Spotify could be poised to increase monthly subscription prices for all subscribers. Ahead of the price hike, the world’s most popular music streaming service is asking for feedback from UK-based subscribers on the proposed increase. According to the price increase market research campaign, the Premium Individual, Duo and Family plans could all see prices rises.
In the survey, which is being sent out to customers right now, Spotify has proposed increasing prices for the Premium Individual, Duo and Family plans to £10.99, £14.99 and £19.99, respectively. In other words, that’s a £1, £2 and £5 hike to current subscription costs. The existence of the survey for existing subscribers was publicised by journalist Alex Hern.
Spotify does offer a free subscription tier, but it has some limitations. Those not on a paid-for tier are unable to download tracks to listen offline, unable to skip songs in a playlist, unable to wirelessly beam to Google Home and other smart speakers, and the biggest concession of all, free Spotify accounts include adverts between tracks.
As it stands, Spotify users need to fork-out £9.99 a month for the individual Premium plan, £12.99 for a duo membership (designed for couples, this bundles two Premium subscriptions together – as long as both users are living under one roof), and finally, £14.99 a month for the Family plan (up to six Premium accounts are included, all with access to ad-free music.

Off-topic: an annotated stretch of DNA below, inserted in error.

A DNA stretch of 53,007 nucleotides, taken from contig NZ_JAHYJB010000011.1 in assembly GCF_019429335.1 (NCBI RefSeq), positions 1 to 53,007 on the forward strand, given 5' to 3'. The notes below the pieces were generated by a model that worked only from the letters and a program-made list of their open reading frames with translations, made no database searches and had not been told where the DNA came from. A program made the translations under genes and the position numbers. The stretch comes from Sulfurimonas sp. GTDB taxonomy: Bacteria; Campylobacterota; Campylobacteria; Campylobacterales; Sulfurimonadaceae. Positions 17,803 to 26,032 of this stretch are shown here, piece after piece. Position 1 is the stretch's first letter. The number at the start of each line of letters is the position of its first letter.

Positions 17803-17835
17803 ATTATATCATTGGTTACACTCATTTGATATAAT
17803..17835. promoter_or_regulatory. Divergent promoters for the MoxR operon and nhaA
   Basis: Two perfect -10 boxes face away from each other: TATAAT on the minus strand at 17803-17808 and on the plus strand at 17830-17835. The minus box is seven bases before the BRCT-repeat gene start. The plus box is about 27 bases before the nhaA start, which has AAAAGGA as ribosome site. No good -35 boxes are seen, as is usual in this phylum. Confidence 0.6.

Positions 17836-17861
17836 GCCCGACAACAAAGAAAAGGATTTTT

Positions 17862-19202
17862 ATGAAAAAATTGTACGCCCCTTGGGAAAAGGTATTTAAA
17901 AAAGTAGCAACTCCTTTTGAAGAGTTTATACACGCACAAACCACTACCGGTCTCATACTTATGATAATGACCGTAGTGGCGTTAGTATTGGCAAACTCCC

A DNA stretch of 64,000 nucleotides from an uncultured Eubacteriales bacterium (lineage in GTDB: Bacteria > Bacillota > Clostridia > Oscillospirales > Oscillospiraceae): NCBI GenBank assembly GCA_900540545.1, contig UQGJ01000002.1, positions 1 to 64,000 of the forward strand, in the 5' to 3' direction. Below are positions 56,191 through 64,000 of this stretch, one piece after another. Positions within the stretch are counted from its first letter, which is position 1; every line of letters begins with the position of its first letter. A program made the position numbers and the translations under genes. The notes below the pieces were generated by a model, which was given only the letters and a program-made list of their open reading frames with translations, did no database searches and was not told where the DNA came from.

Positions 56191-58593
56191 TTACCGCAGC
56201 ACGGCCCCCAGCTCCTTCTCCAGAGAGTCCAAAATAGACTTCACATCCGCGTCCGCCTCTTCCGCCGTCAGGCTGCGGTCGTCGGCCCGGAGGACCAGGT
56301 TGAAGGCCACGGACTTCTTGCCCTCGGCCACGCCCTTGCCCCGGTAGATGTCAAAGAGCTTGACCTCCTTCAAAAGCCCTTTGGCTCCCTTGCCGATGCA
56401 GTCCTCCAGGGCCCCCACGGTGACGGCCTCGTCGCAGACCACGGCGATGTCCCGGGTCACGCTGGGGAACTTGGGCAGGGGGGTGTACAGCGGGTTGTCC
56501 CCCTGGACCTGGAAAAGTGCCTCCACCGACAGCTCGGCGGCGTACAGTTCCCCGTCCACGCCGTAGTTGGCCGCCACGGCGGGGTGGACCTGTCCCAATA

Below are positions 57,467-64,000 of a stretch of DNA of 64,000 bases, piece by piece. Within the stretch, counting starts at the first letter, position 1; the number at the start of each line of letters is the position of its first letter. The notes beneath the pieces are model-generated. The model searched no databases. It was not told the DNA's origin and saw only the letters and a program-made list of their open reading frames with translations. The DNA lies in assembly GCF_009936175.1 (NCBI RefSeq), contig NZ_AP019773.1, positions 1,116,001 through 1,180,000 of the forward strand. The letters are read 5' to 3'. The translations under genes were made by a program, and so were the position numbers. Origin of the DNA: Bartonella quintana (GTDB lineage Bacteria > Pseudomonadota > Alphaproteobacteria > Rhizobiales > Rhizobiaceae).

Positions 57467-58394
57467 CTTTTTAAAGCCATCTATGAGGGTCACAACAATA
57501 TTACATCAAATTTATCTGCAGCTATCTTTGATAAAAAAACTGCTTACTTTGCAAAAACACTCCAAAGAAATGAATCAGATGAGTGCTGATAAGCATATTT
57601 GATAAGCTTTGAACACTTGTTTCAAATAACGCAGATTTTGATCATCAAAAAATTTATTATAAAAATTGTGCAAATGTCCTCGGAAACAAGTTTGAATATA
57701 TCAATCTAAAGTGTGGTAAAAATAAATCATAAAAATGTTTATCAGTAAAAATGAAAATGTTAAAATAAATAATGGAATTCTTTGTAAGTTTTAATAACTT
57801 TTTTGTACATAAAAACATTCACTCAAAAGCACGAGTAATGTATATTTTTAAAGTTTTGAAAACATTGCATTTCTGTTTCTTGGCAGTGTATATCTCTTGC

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The proposed price rise comes after Spotify Chief Legal Officer Horacio Gutierrez told MPs in a ‘Digital, Culture, Media and Sport’ parliamentary select committee that raising the monthly subscription cost above the current £9.99 a month could “push users into piracy”. With the survey now being mailed out to some customers, it seems Spotify wants to check the pulse of its customers to see whether Gutierrez is right.
In its most recent earnings call with investors, Spotify confirmed that price rises would be part of its strategy to grow the company going forwards.
CEO Daniel Ek said: “We have experimented with [price rises] for quite some time. We started two years ago so it’s not something that we’ve done in a rush. We did it in Norway two years ago, we’ve done it since in in Argentina, Australia and in many, many other markets throughout the time. But this is the time maybe where you’re seeing it’s actually becoming a real part of the strategy.”
As well as price rises for the existing subscription options, Spotify is expected to announce the monthly cost of its all-new Spotify HiFi plan, which includes CD-quality streams. This marks the first time that Spotify has challenged lossless streaming competitors like Amazon Prime Music HD and TiDAL.
If the Swedish company decides to move ahead with these new proposed price hikes, you can expect Spotify HiFi to be even pricier.